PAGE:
- The health alerts for the XBB.1.5 variant come as NY saw COVID reinfection reports increase 65% in a month.
- Meanwhile, the use of bivalent boosters remains low with only 14% of New York’s population up to date on COVID vaccinations.
Nearly 1,600 New Yorkers have died from COVID-19 since Dec. 1 as the highly contagious new XBB.1.5 variant took hold, and experts are now warning that outbreaks can only get worse for a while. post-holiday wave.
The health alerts come as New York suffered more than 15,000 total COVID-19 deaths in 2022, bringing the total number of deaths from the pandemic in the state above 77,000, according to federal data. .
As access to vaccines and medical treatment keeps current COVID-19 risks less severe than at the start of the pandemic, health officials have urged people to wear masks and keep up to date with vaccinations as long as the virus remained a threat.
One silver lining is that New York’s historically bad flu season appeared to peak in mid-December, at nearly 53,000 in a week.
Still, the flu remained widespread, with around 23,000 cases for the week ending Dec. 31, continuing pressure on New York’s health care system as it braced for more COVID-19 patients, according to the latest. state data.
Uptake of bivalent COVID vaccine remains low
Despite health alerts, only about 14% of New Yorkers are up to date on their COVID-19 vaccinations. Many bivalent booster doses have remained on the shelves since the September release.
Full immunization among New Yorkers is up slightly from 11% in early December, but still far from the level health officials say that could help tip the scales in the fight against infections and serious illnesses.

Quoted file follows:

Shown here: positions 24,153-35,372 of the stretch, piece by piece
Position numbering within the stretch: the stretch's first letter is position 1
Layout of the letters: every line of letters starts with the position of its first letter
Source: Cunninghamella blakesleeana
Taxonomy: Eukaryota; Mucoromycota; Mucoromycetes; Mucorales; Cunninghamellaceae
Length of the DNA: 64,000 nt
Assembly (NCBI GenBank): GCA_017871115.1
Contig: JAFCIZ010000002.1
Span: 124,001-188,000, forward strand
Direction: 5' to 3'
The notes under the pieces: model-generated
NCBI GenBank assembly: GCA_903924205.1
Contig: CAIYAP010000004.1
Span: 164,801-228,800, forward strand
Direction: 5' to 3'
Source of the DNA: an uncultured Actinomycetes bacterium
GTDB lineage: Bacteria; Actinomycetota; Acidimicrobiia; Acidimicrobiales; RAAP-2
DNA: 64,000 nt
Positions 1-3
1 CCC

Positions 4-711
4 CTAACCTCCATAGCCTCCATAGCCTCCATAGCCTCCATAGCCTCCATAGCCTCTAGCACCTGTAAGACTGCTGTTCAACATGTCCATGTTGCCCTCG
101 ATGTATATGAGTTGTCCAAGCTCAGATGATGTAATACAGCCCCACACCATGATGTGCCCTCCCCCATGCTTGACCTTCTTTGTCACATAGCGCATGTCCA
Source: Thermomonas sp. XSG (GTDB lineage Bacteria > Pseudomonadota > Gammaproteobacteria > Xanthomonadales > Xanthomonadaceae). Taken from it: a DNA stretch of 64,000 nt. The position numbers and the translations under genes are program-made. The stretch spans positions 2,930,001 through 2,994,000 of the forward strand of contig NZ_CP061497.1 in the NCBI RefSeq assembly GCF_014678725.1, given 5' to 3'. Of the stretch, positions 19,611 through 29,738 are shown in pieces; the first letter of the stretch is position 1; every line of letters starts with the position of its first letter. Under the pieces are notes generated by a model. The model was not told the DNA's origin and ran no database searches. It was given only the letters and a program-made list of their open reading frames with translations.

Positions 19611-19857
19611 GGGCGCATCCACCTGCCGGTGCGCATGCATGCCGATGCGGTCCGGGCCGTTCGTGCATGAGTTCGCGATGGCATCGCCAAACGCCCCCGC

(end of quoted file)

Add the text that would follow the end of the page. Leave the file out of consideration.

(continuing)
Health care: NY to begin enforcing nursing home staffing minimums amid ‘system collapse’ concerns
The new boosters, which target both the original virus and the BA.4/BA.5 variants common this summer, are more protective against XBB.1.5 than the previous boosters. People who are up to date on their COVID-19 vaccines probably aren’t shedding as much virus for as long, so they’re also less likely to pass it on, experts said.
A past infection offers some protection against serious disease, but that protection is highly unreliable, the experts added.
For example, hospitalizations for COVID-19 reached nearly 17 per 100,000 population in late December among unvaccinated New Yorkers, up from around 10 per 100,000 in the fall and summer, according to data from the State.
In contrast, this rate reached around 2 per 100,000 population among New Yorkers vaccinated at the end of December after hovering around 1.5 per 100,000 previously.
COVID reinfections on the rise
Meanwhile, New Yorkers with a history of COVID-19 could find themselves sick again in the coming weeks, as the new variant has been shown to be effective at reinfection.
For example, nearly 58,000 New Yorkers experienced reinfections from Nov. 28 through Dec. 25, a 65% increase from the previous month’s tally of reinfections, according to the latest state data.
Additionally, thousands of additional reinfections have surely gone unreported due to the widespread use of home testing.
New York Hospital Capacity and Tax Concerns
Many New York hospitals have also urged state and federal lawmakers to increase government funding to offset ongoing pandemic-related fiscal pressures in health care, including high patient loads and labor shortages.
A recent industry group survey of hospitals across the state found:
- 49% of hospitals report reducing and/or eliminating services to alleviate staffing issues while ensuring their most critical services remain available to patients.
- 100% of hospitals report nursing shortages that they cannot fill; more than 75% said other key worker positions could not be filled.
- 64% of hospitals report a negative operating margin (losing money comparing income and expenses related to care); 85% report negative or unsustainable operating margins less than 3%.
USA TODAY’s Karen Weintraub contributed to this report.